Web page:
The Storyteller is silent.
"Death is better than living here?" the oldest girl asks quietly.
"Yes, child," the Storyteller replies. He shakes his head dispiritedly. "We have no freedom of speech or religion, and must live our lives in fear of the government. They force us to pay incredibly large taxes, and live in the lap of luxury while the common people barely keep themselves on their feet. Criminals roam the streets, stealing, killing. The government has no concern for our safety. And yet it was not always like this."
Another child raises his hand, asks a question. The Storyteller answers patiently, sadly. Eventually he moves on to another story, the children sit enraptured, and the minutes drift into hours. They do not notice the skulking man at the door.
He had been there from the beginning, since the little girl in the pink frock had raised her scrubby fist and inquired fearfully about the "bad people." Smiling grimly, he had walked briskly down the street and into an alleyway where he had whispered a few words to an equally furtive-looking gentleman, and then had returned to the Storyteller's tent. Still listening to the old man's tales with half of his mind, the man at the door looks up and down the road and curses under his breath. Where are they?
The man works for the government, and is assigned the task of locating unhappy citizens that could be conspiring against the system of administration. The Storyteller is considered to be one such conspirator – his stories and his attitude are all too revealing. And poisoning the minds of young children can be a serious threat to society. No, this man cannot, and will not, be allowed to continue in this fashion. A smile plays at the edges of the man's mouth as he thinks of what the punishment will be this time. Will they break him? Confine him in jail until the end of his miserable days, perhaps? The man's thoughts drift as the Storyteller begins the legend of a selfish prince who is transformed into a silver stallion by a magician. The delighted laugh of a child echoes through the tent when the stallion is bought by a beautiful princess. The man at the door wonders who turned the Storyteller in to the government. Probably some anonymous commoner looking for a few extra coins. In the man's mind, that is the beauty of it all. They all complain about the dictatorship, as that is what it is, but they themselves are the ones who turn their own kind over to the enemy; who aid in their own continuing imprisonment.
And then the trumpets sound, their regal harmony cascading through the afternoon sunlight. The melody's major key is deceiving – it masks the intent of the trumpet bearers' escort. The man jumps up eagerly. "Finally, they are here!" he cries.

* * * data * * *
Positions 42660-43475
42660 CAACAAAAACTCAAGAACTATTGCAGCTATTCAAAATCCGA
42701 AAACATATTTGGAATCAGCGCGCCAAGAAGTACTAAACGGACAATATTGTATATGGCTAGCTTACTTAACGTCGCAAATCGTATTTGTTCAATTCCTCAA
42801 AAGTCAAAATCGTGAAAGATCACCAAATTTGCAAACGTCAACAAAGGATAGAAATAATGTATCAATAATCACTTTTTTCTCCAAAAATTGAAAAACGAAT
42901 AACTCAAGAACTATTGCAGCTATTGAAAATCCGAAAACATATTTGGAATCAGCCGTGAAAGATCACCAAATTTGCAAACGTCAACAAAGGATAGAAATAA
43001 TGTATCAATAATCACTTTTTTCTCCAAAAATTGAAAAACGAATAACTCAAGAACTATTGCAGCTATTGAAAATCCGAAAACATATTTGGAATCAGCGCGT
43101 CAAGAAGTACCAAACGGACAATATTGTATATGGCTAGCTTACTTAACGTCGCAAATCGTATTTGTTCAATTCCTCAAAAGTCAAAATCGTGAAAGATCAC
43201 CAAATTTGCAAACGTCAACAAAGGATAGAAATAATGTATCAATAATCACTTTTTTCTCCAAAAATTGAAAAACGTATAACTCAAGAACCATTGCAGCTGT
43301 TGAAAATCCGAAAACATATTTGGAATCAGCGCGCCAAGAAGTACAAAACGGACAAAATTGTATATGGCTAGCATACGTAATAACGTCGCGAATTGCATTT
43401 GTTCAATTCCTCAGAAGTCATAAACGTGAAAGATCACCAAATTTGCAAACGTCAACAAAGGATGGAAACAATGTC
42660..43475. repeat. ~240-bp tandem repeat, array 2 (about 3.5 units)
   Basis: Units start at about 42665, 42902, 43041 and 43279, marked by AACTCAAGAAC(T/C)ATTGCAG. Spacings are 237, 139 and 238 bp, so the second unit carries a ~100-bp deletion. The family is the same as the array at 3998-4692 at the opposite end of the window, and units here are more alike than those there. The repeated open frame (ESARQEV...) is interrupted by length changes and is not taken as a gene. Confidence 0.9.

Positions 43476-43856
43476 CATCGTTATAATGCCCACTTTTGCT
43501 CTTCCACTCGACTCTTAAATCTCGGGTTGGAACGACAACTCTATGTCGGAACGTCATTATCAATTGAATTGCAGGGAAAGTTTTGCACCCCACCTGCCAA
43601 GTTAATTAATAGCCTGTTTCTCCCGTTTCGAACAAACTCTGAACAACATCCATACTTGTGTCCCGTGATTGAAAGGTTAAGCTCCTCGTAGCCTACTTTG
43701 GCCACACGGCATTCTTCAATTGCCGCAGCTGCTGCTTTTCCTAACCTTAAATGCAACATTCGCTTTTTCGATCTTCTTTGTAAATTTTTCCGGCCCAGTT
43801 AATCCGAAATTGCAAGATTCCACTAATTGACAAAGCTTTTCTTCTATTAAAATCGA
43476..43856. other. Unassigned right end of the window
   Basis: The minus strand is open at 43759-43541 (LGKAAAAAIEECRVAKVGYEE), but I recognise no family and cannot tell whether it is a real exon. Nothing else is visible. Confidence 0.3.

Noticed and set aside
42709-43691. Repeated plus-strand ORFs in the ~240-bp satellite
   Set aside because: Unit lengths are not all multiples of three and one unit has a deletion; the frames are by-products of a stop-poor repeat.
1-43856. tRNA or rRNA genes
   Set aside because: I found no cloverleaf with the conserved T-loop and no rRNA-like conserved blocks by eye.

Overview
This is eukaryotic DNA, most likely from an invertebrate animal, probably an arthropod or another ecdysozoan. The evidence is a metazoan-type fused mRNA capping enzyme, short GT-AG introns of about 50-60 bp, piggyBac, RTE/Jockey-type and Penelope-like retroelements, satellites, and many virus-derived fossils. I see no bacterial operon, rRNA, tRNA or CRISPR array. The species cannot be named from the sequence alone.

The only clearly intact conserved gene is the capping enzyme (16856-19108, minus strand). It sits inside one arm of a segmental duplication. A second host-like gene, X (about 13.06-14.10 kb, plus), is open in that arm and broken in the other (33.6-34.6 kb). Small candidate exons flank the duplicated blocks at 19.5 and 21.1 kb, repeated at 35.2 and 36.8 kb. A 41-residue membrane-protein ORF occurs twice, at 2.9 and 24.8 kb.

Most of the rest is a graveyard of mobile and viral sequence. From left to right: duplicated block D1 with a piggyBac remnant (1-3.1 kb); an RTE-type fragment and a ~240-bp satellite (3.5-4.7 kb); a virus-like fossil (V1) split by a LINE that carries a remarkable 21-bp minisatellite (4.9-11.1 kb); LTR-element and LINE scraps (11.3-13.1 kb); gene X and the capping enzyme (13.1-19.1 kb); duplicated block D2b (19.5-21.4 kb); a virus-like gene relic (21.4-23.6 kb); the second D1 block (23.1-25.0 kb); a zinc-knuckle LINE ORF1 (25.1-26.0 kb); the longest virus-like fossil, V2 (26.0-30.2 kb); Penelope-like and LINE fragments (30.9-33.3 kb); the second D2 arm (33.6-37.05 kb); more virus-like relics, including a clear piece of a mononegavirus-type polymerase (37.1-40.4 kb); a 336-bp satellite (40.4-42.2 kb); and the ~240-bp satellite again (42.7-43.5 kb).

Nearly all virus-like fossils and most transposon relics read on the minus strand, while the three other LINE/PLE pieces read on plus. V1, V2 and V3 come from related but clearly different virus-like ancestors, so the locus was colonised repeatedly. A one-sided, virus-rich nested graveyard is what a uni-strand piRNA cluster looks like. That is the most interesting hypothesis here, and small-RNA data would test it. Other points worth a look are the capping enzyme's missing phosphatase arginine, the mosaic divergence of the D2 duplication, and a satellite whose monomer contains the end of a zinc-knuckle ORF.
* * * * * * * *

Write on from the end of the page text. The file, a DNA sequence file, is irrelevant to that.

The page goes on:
The children pour out of the doorway, but hesitate when they see the man. His hooded, shifty eyes and stooped stature make them wary. But what is coming down the street makes them instantly forget the man's presence. Some gasp, others break into tears. A short, squat boy covers his younger sister's eyes.
Tall, hooded soldiers mounted on huge black horses file down the lane. Their scarlet and raven uniforms clank ominously with silver buckles and buttons. Emblazoned on each saddle, coat, and helmet is the silhouette of a broken crown wreathed in flame. The first soldier is taller than the others. His armor seems blacker; the shadows in its notches and crevices seem deeper; the eye slits in his helmet embody fiercely glowing flames. He carries a pike topped with a charred human skull.
And as if by magic, the street is empty. Booths and stalls are abandoned; shopping baskets lie sprawled on the cobblestones, fruit and loaves of bread litter the ground.
The Storyteller emerges from his tent slowly, leaning on a gnarled cane. His liquid brown eyes melt and widen as he glimpses the army marching down the street. Time seems to freeze. And then he acts.
"Children!" he cries. "Children! Run home! Do not look back! Do not show them your faces!" The panic adds a new feel to his voice. It no longer seems comforting. Suddenly, he is a fragile, helpless old man. Terror shades his face – until it is replaced by resolve. He knows what he must do.
The children scamper, disappearing into dark alleyways and secret passages. The skulking man smiles at their fear. The Storyteller stands alone, afraid and yet unafraid, aware of his predicament.
The first soldier nears, dismounts from his steed, and draws close to the Storyteller.
"You're the one we have come for," he says. His voice is no more than a rasp.
"Yes, I suppose I am," says the Storyteller, with an ambiance all about him as if he knows he is looking death straight in the face and does not care.
The soldier strikes him down, his armored fist colliding with the Storyteller's side. The old man crashes onto the cobblestones. His right leg lies twisted under him. He struggles to breathe.
"Take him away," says the tall soldier disgustedly.
They drape the dying man on a foul black stallion and he is taken down the street and into the city. The tall soldier strikes a match and drops it at the foot of the Storyteller's tent. He turns away as the flames creep higher, not a look back. A thin plume of ashen smoke drifts into the crystalline sky.
The Storyteller sighs as he lies struggling for breath on the cold cobbled floor of the prison cell. The prison is strictly for government use – only citizens who threaten the Liberator's system are placed within its walls.
As the end slowly draws nearer, a sudden realization dawns on the old man. He summons his last strength and forces his body into a sitting position, bracing his back against the solid rock wall. Closing his eyes, the Storyteller reaches into his pocket and draws out a polished green stone that fits neatly into the palm of his hand. The last few tendrils of light from the setting sun peer dimly through the barred window set high in the wall, like the solitary remnants of a final, fading hope.